How Long Is Probation for Domestic Violence in Texas?
When a defendant pleads guilty, the court can grant probation instead of a prison or jail sentence. A skilled attorney from Jason S. English Law, PLLC, may be able to help determine whether you qualify for assault family violence probation. Ultimately, the judge will determine the length of probation based on several factors in the case. Typically, assault family violence probation can be as follows:
- For a misdemeanor charge, the defendant might be on probation for up to two years
- For a third-degree felony, probation can last up to 10 years
During probation, the defendant must meet a few specific conditions, such as meeting with a probation officer, complying with rules and guidelines, and paying the costs of probation. The defendant must also abide by all protective orders. According to the Texas Code of Criminal Procedure, an individual can ask the court for early termination of probation after meeting specific criteria. Judges are not required to end probation early. Once again, the judge will consider the circumstances of the case and the individual's adherence to the terms of probation before terminating his or her probation.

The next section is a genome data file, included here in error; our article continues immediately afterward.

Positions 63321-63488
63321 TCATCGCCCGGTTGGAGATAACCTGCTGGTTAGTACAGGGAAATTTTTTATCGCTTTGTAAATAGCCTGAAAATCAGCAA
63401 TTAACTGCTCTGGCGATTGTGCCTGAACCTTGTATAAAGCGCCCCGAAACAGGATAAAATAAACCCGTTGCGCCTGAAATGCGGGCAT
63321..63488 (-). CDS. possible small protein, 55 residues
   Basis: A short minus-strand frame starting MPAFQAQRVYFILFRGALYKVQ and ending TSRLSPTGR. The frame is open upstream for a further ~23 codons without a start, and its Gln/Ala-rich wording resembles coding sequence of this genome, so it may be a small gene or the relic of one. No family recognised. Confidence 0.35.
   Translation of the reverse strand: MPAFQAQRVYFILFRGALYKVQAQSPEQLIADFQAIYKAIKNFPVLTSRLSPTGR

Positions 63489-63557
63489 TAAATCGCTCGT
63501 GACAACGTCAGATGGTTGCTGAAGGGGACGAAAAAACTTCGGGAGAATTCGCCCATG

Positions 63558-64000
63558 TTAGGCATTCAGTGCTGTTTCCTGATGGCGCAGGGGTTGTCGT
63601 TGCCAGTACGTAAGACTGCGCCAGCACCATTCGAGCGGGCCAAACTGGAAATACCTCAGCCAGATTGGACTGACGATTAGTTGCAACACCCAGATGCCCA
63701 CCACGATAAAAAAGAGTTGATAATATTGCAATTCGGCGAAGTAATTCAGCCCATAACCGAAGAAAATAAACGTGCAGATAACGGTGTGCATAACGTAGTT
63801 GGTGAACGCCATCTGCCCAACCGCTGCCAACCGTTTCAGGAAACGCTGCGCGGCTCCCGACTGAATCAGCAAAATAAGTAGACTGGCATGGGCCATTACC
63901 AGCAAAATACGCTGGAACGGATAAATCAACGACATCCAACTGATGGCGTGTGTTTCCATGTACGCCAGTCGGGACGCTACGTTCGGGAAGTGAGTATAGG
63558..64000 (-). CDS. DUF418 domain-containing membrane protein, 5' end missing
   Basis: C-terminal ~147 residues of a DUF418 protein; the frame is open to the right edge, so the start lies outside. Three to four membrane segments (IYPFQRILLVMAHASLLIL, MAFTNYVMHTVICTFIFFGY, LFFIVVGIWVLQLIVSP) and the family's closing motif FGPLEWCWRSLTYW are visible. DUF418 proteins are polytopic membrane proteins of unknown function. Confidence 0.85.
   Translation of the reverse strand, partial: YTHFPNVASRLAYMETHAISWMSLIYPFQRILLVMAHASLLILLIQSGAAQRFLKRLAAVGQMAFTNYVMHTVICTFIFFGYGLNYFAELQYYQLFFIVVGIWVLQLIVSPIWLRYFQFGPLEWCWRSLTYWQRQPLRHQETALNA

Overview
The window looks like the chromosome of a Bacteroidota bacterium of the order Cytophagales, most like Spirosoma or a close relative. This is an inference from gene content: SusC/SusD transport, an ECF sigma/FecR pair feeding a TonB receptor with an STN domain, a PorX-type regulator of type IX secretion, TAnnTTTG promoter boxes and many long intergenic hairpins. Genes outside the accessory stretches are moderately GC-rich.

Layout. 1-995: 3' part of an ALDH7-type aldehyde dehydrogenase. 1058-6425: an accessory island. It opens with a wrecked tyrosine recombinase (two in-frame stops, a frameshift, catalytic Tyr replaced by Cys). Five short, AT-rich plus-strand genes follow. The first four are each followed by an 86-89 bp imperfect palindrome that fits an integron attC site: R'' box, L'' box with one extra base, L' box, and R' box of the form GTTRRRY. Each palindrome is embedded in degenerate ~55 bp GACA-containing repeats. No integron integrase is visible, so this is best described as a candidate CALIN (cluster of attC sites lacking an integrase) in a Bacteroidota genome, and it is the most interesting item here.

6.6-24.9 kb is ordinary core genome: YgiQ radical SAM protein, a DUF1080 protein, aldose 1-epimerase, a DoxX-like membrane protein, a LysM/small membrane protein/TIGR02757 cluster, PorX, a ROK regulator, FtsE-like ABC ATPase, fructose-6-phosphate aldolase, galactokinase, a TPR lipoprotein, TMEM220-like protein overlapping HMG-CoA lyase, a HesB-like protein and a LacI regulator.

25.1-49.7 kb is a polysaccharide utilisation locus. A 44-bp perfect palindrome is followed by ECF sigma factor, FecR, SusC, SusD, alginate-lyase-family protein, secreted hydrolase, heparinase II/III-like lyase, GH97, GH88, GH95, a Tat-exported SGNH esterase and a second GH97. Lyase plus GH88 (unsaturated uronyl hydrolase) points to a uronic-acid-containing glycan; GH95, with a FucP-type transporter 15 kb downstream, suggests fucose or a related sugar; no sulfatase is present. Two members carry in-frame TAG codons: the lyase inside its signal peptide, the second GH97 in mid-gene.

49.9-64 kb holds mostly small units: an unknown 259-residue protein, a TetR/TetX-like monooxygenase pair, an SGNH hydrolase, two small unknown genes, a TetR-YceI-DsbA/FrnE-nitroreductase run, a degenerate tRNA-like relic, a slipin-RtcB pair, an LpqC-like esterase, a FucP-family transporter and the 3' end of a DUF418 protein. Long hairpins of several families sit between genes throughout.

How To Successfully Complete Probation
When a person is on probation, he or she must follow certain steps to complete the program. The following tips can help you to successfully complete probation for assault family violence:
- Attend all required appointments with the probation officer
- Keep accurate records
- Consider treatment programs
- Reevaluate relationships and friendships
- Stay out of trouble
Attend All Required Appointments with the Probation Officer